BY TONY BOUZA
Today I am 90.
No, it’s not my birthday, only one of 365 days. Never thought (like death) it’d happen to me.
And the point?
Only a few ignorant musings.
I am more convinced than ever that I am but a worm on the planet, along with you and you.
Not many learnings—and those are probably mistaken, and, no, I am not given to modesty—mock or otherwise, but I do love the English language.
Money matters. As for love, yes, and hate has to be measured, focused and justified.
If all religions are valid, why do they say they’re the only gatekeepers to salvation? Why do the overwhelming majority of American scientists say they don’t believe in God?
Questions matter. The very best lecture I ever heard on anything, posited the insane notion that we must question everything and struggle to get real answers.
What drove me?
I really gave that one a lot of time. Sure sex, hunger, cold, shelter, thirst and such, but what was central?
This proved a very tough and long inner struggle.
The honors, medals, awards, praise, etc.?
Nice, but, although I welcomed, embraced, appreciated and took them, they weren’t it. In the end they meant something, but not enough.
As I thought back, I landed on failing the test for Brooklyn Tech. I focused on the humiliation of being excluded from a conversation on an opera I knew nothing about.
My ambitions had me, aspiring fascinations, dating upper middle-class women. They were mostly Ivy League and I, almost literally, worshipped them.
Without fail they all dropped me after the second or third date.
Showering and brushing teeth didn’t help.
Ultimately and on reflection (questionings) the answer came.
I had no prospects.
That was it. I wasn’t a lawyer or a doctor, and my future looked dismal. Only Erica saw me as I was.
Job interviews were exercises in humiliation. When I saw “Death of a Salesman,” there I was—Willy Loman (low man). Ugh and double ugh.
Civil Service was my one and only hope and proved a salvation.
And now the end is near.
I see ego as the great enemy, yet there is a negative virtue in its existence. The threat of its diminution (humiliation) can drive us—as it did me—to some measure of success.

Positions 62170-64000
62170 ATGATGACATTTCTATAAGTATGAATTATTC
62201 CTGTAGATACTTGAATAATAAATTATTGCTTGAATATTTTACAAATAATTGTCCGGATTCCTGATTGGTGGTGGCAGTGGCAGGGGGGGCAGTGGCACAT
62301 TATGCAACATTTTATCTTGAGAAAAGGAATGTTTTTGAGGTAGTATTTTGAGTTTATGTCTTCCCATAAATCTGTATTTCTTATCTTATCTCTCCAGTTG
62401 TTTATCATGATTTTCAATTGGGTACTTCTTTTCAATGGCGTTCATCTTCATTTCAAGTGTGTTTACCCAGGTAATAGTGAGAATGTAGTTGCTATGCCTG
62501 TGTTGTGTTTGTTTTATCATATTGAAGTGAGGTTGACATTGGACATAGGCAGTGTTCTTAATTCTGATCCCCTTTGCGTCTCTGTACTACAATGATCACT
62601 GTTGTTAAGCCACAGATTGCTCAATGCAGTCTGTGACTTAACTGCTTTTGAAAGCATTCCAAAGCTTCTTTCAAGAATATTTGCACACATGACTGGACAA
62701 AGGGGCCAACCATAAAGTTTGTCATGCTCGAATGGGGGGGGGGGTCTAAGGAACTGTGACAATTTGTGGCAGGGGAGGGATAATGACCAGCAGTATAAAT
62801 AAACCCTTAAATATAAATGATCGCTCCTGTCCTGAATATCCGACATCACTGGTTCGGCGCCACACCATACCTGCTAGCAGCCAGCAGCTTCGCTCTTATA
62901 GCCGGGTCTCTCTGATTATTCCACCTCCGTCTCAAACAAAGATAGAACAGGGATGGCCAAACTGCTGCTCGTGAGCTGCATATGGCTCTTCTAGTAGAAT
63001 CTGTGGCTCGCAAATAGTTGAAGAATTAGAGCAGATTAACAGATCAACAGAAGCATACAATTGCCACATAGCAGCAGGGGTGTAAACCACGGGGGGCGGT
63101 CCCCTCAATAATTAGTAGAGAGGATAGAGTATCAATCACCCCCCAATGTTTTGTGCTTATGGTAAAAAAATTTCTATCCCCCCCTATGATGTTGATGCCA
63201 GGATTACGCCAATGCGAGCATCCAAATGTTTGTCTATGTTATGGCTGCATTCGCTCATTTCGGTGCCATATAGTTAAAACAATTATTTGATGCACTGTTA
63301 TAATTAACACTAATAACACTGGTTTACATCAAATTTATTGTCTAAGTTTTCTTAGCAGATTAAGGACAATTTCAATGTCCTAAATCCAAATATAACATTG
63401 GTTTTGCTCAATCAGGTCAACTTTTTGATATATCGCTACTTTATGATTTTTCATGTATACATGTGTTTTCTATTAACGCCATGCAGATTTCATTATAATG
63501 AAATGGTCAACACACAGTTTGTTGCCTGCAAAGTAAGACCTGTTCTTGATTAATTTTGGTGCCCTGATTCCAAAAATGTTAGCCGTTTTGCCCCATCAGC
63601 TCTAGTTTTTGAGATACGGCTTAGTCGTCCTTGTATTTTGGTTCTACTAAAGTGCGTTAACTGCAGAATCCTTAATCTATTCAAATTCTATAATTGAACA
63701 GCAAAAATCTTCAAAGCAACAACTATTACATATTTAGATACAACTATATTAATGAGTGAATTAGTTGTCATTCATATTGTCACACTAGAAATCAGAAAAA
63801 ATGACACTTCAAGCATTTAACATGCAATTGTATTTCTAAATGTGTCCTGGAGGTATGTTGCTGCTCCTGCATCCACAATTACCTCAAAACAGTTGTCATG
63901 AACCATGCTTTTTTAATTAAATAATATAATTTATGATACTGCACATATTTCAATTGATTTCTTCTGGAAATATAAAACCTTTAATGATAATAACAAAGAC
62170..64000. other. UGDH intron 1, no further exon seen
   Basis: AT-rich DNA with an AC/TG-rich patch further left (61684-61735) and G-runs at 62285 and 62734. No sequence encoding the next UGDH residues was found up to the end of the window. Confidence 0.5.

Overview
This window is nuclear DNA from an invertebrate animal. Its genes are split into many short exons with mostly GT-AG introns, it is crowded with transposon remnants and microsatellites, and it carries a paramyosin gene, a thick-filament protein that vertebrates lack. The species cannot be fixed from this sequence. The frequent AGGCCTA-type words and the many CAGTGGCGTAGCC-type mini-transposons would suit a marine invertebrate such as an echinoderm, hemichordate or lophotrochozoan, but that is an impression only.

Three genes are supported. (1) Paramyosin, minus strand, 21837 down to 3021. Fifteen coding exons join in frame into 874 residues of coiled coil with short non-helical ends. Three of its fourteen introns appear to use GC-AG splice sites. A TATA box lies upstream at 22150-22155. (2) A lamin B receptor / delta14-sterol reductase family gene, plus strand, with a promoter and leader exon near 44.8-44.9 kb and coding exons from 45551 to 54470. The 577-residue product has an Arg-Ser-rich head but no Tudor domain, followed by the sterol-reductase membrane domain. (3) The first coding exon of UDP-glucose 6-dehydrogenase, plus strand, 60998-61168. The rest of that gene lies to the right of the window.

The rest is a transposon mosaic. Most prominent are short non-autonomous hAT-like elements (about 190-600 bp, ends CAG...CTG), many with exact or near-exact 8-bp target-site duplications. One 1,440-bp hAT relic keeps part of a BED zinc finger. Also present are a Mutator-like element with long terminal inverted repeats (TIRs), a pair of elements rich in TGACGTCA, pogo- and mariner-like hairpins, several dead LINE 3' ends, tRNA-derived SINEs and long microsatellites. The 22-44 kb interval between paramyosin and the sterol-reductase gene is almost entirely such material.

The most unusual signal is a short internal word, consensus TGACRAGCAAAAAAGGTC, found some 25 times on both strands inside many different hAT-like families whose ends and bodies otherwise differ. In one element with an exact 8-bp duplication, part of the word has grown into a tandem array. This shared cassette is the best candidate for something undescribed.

Truth matters. Decency’s real. Doing the right thing counts. The people must be served. Democracy is best. Fascism is evil. Heroes must be chosen carefully—not Lindbergh, Calhoun or Lee, but Lincoln, Gandhi or Buddha. Family comes first. Violence can work—as is attested by practically every Western ever filmed.
Voltaire’s “I never heard of a crime of which I did not think myself capable” resonates. I speak to the near-infinite malleability of the human (think Nazis and the things they came to do).
I’ve seen sunsets. I’ve heard Beethoven. Endless museums all over the world have provided pleasure. I’ve watched a ton of great movies—America’s greatest art form—and generally led a privileged cultural life. I even saw Fonteyn and Nureyev and operas at the Met, so what is the greatest exemplar of beauty to me? Sounds crass to say it—perhaps even sexist—but it is the sight of a beautiful woman. Nothing equals it.
I wax between Philistine and Sophist. But it is my fate. Where does pedant fit in all this?
Whatever rewards (mostly unearned and certainly undeserved) followed the simple formula: hard work, hard study—but what a very long time it took me to learn this. I was a very slow learner and a very late developer. My advice to kids is always “Read!” Real simple.
One of these will be my last—hopefully not this one. As you can see, my publisher is a very patient fellow—albeit a Maoist, polymath and pseudo-intellectual.